I’m a big fan and appreciate your writings, especially about mind-body medicine. You have helped to fill a gap in that area. However, I was disappointed that your site does not have any information about vulvodynia. I came here as a result of a Google search on estrogen dominance, and I decided to stay and explore because I have seen you on PBS. When you are silent on vulvodynia you echo the silence that millions of women have experienced when they reached out to their doctors for help and information and got nothing. Actually, that’s not accurate– they got worse than nothing when their pain was dismissed because their doctor didn’t know anything aboiut it. If the doctor doesn’t know about it, it must not be really real, right? That situation is slowly changing. But one still has to look long and hard for a doctor who treats vulvodynia, and those few who do treat it know they are so special that they do not have to accept health insurance, which puts their services out of reach for most of us common folk. So we go online and look for info that way. You have done and will continue to do much for women, I’m sure, but until you fully address vulvodynia–which means educating women who might not even know they have it and explaining its possible causes and treatment–you are all too much like the typical establishment gyno for my tastes–and I would hope for your tastes as well.

    I am hoping that somehow this is all my mistake and that in fact you have fully discussed vulvodynia somewhere. I would be interested in your thoughts. I just know that my search on your website turned up nothing, which is par for my experiences with other doctors. If by some fluke you have not really discussed vulvodynia yet, I hope you will really take it on fully and do it right. By that I mean being fully up to date with all of the latest research on what works and doesn’t work, discussing evidence-based theories about causes and treatment, and giving patients ways to find a good practitioner. If you refer people to the NVA, you will not really be helping because their list of practitioners is really lame. NVA does a lot of good work–and is one of only two orgs I have heard of that work on this issue–but their list of practitioners is almost useless. Also, patients looking for a support group may well be out of luck. I’ve been a member for years and have yet to get info on a support group in my area. Very few practitoners on their list, if any, accept health insurance, and anyone who conducts online research on the names they list will come up with many who have a lot of negative reviews. Again, many of the few docs who treat this condition seem to know they are so very special that they don’t have to consider emotional issues related to healing, like basic respect, not to mention trust concerning such an intimate issue as ongoing pain in one’s vagina. It might be me, be unfortunately the respect issues seem to come up with male practitioners. If you or your staff choose to do any research on this, you will find that most of the big names in vulvodynia are male, even now, in the 21st century. I could name names, but I’m not sure the actual names matter that much. I will say that I was diagnosed in Washington, DC, more than 10 years ago by possibly the biggest rock star in vulvodynia. It’s a small world, so I think I’ve given you a clue. This person who happens to be male is known far and wide for his gross insensitivity and for his ridiculously expensive fees. My short time in his office, about 45 minutes, cost more than $1,250. And this was just to be diagnosed–not for anything like a cure. He has people coming from all over the world to see him. He also has people from all over the world talking about what a jerk he is, but he has discovered a niche, an extremely underserved market; so women who are already vulnerable are left without many choices except him, and others like him. And to be completely fair, I am thankful that I saw him and finally found out why intercourse had always been painful for me, even though I have never wanted to see him again. It helps to have a name for a problem–vulvodynia. Unfortunately, it is not a name well known among doctors, even gynocologists. Dr. Northrup, there is space here for you to make a real difference if you wanted to. There’s a huge vacuum. Someone of your stature could at least help close the ignorance gap, if not do much more.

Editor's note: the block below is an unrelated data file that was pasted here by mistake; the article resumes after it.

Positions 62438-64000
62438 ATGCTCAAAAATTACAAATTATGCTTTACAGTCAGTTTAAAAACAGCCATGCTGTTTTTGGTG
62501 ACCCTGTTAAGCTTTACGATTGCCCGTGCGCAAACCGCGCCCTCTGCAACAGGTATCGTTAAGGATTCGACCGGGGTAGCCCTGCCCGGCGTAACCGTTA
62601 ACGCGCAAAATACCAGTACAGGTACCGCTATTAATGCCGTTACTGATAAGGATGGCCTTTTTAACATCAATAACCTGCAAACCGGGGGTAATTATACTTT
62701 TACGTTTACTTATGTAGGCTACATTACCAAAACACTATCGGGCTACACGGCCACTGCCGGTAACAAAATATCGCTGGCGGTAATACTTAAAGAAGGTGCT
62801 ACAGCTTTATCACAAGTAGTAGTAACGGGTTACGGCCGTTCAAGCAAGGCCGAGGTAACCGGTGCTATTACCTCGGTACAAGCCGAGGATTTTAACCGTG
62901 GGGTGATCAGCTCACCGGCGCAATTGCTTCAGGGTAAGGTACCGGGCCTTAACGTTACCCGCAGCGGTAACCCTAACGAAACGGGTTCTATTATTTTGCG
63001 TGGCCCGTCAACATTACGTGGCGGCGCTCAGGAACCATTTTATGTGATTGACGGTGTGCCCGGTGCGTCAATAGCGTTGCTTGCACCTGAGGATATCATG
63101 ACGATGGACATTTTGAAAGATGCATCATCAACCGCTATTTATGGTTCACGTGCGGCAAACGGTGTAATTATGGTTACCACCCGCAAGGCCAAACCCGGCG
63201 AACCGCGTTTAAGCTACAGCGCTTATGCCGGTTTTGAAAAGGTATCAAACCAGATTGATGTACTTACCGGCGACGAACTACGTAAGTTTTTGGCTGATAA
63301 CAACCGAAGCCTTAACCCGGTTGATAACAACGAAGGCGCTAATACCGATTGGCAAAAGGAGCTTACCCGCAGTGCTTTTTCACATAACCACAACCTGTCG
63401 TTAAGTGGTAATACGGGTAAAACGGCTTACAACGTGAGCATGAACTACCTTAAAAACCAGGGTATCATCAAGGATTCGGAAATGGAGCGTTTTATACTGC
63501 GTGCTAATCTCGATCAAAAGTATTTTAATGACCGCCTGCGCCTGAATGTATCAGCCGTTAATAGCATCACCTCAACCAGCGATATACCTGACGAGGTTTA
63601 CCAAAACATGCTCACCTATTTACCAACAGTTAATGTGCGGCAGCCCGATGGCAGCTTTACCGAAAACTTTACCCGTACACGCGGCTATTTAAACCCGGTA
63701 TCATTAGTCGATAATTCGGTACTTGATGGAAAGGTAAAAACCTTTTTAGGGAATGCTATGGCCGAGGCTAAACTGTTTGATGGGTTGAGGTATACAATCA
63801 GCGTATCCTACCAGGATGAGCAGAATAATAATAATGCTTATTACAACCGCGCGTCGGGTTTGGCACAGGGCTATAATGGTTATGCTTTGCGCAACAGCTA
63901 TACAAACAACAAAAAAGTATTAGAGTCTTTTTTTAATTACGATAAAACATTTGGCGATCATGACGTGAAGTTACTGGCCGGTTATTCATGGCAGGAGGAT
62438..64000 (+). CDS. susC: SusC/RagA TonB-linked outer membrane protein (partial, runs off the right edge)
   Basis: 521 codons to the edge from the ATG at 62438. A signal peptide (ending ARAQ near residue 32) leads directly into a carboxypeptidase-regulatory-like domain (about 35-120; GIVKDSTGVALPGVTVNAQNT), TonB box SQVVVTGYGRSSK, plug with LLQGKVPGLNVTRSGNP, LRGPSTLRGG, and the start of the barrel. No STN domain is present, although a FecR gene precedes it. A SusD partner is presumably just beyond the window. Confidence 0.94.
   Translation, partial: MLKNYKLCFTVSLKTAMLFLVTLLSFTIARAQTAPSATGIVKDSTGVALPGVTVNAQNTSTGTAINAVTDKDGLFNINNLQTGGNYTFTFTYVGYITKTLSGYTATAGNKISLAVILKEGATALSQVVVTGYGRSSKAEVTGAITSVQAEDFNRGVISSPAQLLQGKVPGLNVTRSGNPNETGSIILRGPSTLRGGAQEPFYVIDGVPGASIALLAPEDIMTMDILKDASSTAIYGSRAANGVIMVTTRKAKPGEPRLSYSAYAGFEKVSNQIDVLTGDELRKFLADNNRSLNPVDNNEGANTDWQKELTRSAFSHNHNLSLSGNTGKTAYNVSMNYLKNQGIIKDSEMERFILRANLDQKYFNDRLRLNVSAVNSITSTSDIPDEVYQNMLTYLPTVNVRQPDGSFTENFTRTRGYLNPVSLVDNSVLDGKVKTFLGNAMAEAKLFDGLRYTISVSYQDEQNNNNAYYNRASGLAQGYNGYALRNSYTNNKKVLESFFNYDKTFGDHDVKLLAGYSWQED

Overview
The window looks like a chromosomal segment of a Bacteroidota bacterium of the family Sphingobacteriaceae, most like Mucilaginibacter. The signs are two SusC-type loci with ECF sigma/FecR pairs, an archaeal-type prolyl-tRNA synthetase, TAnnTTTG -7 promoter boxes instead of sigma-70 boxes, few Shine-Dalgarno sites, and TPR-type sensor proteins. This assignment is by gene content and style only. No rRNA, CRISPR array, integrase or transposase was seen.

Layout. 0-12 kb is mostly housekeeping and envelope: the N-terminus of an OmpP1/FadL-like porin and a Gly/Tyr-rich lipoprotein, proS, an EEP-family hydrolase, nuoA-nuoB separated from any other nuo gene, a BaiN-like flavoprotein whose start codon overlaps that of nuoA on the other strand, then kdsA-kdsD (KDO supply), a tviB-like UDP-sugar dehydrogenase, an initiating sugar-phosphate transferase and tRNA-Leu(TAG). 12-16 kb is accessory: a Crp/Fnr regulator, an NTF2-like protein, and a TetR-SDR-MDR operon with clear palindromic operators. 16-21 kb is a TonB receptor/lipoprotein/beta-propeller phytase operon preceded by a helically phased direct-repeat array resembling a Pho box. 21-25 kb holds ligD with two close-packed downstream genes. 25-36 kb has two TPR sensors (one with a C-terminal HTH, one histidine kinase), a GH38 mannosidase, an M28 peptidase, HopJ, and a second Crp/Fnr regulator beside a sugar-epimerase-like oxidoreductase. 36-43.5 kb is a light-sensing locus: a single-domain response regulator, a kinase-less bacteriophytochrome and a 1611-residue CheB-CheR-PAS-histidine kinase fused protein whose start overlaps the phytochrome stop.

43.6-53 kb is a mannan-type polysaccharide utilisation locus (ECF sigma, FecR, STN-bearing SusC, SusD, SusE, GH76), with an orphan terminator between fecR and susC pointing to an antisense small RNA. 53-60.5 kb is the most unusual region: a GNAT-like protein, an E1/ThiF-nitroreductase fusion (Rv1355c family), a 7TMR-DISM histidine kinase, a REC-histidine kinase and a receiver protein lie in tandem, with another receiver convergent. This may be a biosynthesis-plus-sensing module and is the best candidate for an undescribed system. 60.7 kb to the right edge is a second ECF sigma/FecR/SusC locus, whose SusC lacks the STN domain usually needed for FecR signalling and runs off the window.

I could go on, but will close by just giving a few details about what I have been able to piece together about my experience of vulvodynia. I am 57 and have had it since I was 19. I also happen to have two other autoimmune conditions–hashimoto’s and RA. A few years ago I had a hysterectomy to remove fibroids, but the real reason I had it was because I was so sick and tired of chronic pelvic pain every day. The surgery did not fix it, and so I have been left to try to solve the mystery. My doctors have been useless. Since my hysterectomy I have developed interstitial cystitus and irritable bowel syndrome. Also, I’ve had depression all of my life but didn’t get somwhat effective treatment until I was 29. I was really hoping to not be yet another tale of misery on your website–but there’s some good news, at least in my view, and maybe it will help others.

    To keep it short, I will just say–mast cells, histamines, oxylates, food intolerance. I have been on a low histamine, low oxylate diet for only 2 weeks but am already getting real relief, which is huge to me. I got this info from online research, not from any doctor I saw. I will be glad to give more info to you or anyone else who wants it. Again, Dr. Northrup, I hope you will communicate what you know about this to the many women who look to you for help. And thanks very much for all you do for women.

    1. Linda
      2 years ago

      I have a 30 year old daughter who has been diagnosed with vulvodynia and my heart is breaking. As a mother we never want to see our children suffer. I have been doing research but I keep coming up with nothing. I read your story an I wanted to know more information on the low histamine, low oxylate diet that you are on. I find it very sad that these Dr’s who take an oath to help others are so very scares when it comes to a disease that insurance usually doesn’t cover. What ever happened to compassion. There are so many women of all ages suffering from this horrible disease and so little help is out there for them. Thank you for giving me hope and a new direction to go in.

      1. A
        2 years ago

        I don’t know if you are still checking this post but I would recommend that you check out:
        https://abigailsteidley.com/blog/

        She recovered and has helped others recover from vulvodynia.

  7. Wendy
    9 years ago

    I have a friend who is a yoga teacher and she is over 80. She looks 20 years younger than she is and still teaches 4 classes a week, and she is always beautifully dressed. When anyone compliments her on how amazing she is for her age she always replies that she doesn’t think about her age. She thinks of herself as ageless. I can’t believe Barbara Walters is 80! Wow.

  8. Robin
    9 years ago

    BRAVO! Thanks for helping the other woman shopper.

    p.s. Love your phrase: “hit and run pleasure intervention” 🙂